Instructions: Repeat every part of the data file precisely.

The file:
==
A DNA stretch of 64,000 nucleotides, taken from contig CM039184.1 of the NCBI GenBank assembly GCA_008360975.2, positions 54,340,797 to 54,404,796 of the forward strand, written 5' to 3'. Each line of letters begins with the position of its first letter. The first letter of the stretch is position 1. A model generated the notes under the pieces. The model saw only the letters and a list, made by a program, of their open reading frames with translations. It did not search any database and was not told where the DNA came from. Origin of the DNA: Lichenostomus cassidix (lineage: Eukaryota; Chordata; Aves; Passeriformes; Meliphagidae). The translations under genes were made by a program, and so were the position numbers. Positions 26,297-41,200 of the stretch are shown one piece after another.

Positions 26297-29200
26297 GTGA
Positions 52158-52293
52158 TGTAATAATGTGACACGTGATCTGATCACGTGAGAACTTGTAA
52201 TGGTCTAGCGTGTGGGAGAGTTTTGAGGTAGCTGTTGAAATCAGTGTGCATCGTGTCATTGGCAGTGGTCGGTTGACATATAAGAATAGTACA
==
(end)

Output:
A DNA stretch of 64,000 nucleotides, taken from contig CM039184.1 of the NCBI GenBank assembly GCA_008360975.2, positions 54,340,797 to 54,404,796 of the forward strand, written 5' to 3'. Each line of letters begins with the position of its first letter. The first letter of the stretch is position 1. A model generated the notes under the pieces. The model saw only the letters and a list, made by a program, of their open reading frames with translations. It did not search any database and was not told where the DNA came from. Origin of the DNA: Lichenostomus cassidix (lineage: Eukaryota; Chordata; Aves; Passeriformes; Meliphagidae). The translations under genes were made by a program, and so were the position numbers. Positions 26,297-41,200 of the stretch are shown one piece after another.

Positions 26297-29200
26297 GTGA
Positions 52158-52293
52158 TGTAATAATGTGACACGTGATCTGATCACGTGAGAACTTGTAA
52201 TGGTCTAGCGTGTGGGAGAGTTTTGAGGTAGCTGTTGAAATCAGTGTGCATCGTGTCATTGGCAGTGGTCGGTTGACATATAAGAATAGTACA